There. Balanced checkbook, paid Visa, all online. Nice and neat. The socks, though, are still unfolded. I lost focus this morning, putting the second load in the washer. Those white "World's Softest Socks" are supposed to be washed inside out. It sort of makes sense, and I have been proud of myself for doing such a finicky thing until now. Actually, I had forgotten to turn the black socks, too, when I did the first load.
The more you own, the more comes into your house every day, the harder it is to keep it all organized. Closet so full I'd taken the extra plastic hangers out and hung them in the guest room closet. What the closet is full of is clothes I don't like. Some mornings I can't stand a thing I own. Idly shopping last week in a travel store I saw these underpants for travel. You are supposed to take two pair and go around the world. Wear one, wash one. I suppose what makes them worth $14.95 a pair is that they dry quickly. What an appealing idea, to pare down to that. You think it would somehow neaten up your mind, too.
The drawers in my chest are full of things I don't use. Many of them have sentimental value, like oh, hey, an Obama campaign tee-shirt with his face and Springsteen's on it, that says "Born to Run." I love that kind of double meaning and remember the day I joyously bought two of these. We were eating on the patio of a Mexican restaurant on High Street when a van pulled up across the street. Some college-type kids had been waiting there a while. The driver opened the van door, and began pulling out boxes of tee-shirts. Over I went. One for me, one for Tom. He gave his to Cassie last Christmas, I think.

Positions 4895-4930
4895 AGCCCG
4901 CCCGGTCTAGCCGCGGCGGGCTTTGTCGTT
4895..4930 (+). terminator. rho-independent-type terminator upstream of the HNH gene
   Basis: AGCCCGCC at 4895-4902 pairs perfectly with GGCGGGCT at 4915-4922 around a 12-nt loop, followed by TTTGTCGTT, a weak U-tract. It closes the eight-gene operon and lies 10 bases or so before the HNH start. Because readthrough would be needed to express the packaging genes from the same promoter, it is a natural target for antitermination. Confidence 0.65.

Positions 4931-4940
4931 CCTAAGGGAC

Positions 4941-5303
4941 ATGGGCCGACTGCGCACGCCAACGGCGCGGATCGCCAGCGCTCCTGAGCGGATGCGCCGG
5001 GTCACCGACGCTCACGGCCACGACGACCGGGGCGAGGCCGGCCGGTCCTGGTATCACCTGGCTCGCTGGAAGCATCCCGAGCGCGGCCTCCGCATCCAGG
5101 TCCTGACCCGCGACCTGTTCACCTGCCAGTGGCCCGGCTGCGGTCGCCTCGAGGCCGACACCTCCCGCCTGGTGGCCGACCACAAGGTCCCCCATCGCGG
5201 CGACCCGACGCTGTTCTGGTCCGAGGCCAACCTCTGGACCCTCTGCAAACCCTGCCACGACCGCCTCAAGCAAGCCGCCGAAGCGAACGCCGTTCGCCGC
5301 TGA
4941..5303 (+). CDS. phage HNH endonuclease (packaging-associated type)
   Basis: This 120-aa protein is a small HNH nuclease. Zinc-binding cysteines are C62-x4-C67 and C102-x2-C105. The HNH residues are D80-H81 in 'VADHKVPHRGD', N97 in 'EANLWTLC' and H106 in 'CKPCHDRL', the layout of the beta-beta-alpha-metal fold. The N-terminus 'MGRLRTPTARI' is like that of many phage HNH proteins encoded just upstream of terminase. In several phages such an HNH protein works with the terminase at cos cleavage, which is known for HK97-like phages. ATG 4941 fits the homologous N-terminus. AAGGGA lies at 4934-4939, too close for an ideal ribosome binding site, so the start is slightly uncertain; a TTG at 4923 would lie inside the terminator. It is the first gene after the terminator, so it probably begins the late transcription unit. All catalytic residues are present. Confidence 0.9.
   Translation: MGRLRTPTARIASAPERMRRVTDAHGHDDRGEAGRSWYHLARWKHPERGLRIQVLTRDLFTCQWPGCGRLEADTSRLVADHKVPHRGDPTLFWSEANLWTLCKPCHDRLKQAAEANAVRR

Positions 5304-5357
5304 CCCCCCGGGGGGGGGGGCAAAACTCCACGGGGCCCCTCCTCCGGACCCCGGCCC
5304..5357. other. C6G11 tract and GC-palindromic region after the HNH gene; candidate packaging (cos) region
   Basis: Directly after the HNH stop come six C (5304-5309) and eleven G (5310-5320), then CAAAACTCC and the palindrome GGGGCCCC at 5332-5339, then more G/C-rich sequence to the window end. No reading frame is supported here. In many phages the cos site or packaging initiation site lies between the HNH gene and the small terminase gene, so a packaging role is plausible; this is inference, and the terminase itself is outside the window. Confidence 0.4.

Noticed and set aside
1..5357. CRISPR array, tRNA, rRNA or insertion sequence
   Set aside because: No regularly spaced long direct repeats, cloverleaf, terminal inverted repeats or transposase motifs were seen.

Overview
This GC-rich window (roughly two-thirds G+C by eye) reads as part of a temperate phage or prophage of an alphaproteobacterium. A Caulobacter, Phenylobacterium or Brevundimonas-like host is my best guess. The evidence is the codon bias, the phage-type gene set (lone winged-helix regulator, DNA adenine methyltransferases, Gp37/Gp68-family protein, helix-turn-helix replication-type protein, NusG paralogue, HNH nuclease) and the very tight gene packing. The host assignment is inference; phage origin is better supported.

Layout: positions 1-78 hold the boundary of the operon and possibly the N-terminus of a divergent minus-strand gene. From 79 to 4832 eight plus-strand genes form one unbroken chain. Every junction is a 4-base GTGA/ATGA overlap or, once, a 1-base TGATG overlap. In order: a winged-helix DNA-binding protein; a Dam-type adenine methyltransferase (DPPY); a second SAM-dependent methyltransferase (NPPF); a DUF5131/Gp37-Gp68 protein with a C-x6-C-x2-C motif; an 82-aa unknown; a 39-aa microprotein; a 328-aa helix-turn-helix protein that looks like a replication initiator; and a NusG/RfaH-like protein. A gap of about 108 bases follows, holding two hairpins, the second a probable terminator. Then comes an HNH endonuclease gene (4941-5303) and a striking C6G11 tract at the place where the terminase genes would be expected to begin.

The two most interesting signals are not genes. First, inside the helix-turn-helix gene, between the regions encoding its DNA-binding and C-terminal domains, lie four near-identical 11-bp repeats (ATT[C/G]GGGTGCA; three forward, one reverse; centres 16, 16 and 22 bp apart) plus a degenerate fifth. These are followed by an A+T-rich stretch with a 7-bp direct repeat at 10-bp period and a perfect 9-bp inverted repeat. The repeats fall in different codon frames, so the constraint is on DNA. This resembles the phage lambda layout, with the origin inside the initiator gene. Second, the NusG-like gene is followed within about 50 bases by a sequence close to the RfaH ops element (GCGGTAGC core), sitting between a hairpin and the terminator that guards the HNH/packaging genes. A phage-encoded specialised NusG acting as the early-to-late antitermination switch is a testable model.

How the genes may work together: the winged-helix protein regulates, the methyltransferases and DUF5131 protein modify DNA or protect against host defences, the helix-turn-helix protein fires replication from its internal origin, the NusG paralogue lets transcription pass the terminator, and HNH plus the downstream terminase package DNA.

So there is my shirt. I don't like to wear tee-shirts with faces and words on them anymore. Just a matter of preference, but rather strong, since it's my body. Nevertheless, I am very fond of this shirt, which reminds me of the beautiful high of the last days of that campaign, of voting, of the count coming in, of the inauguration ceremony capped by Pete Seeger in a flannel shirt and wool hat leading everyone in "This Land is Your Land."
Those were glorious days around here anyway, for in our close circle there was no disagreement. Now it has just become governance, meetings, discussions, compromises. I was disheartened that we are to continue in Afghanistan, though I admit I don't understand the ins and outs of that problem. I relate to the children of soldiers waiting for Daddy to come home. I relate to Daddy coming home without a leg, with PTSD and addictions.
As for the boring business of governance, The Times columnist David Brooks wrote about this the other day, saying that one of the myths we need to get over is the idea that someone can walk in and solve a problem. The problems are of long-standing, he said, and they've been worked a lot up till now, and the clay has hardened.
But you would think a person could remember to turn the socks inside out. Yes. What a refreshingly simple task. Then again, I am a 67-year-old piece of clay.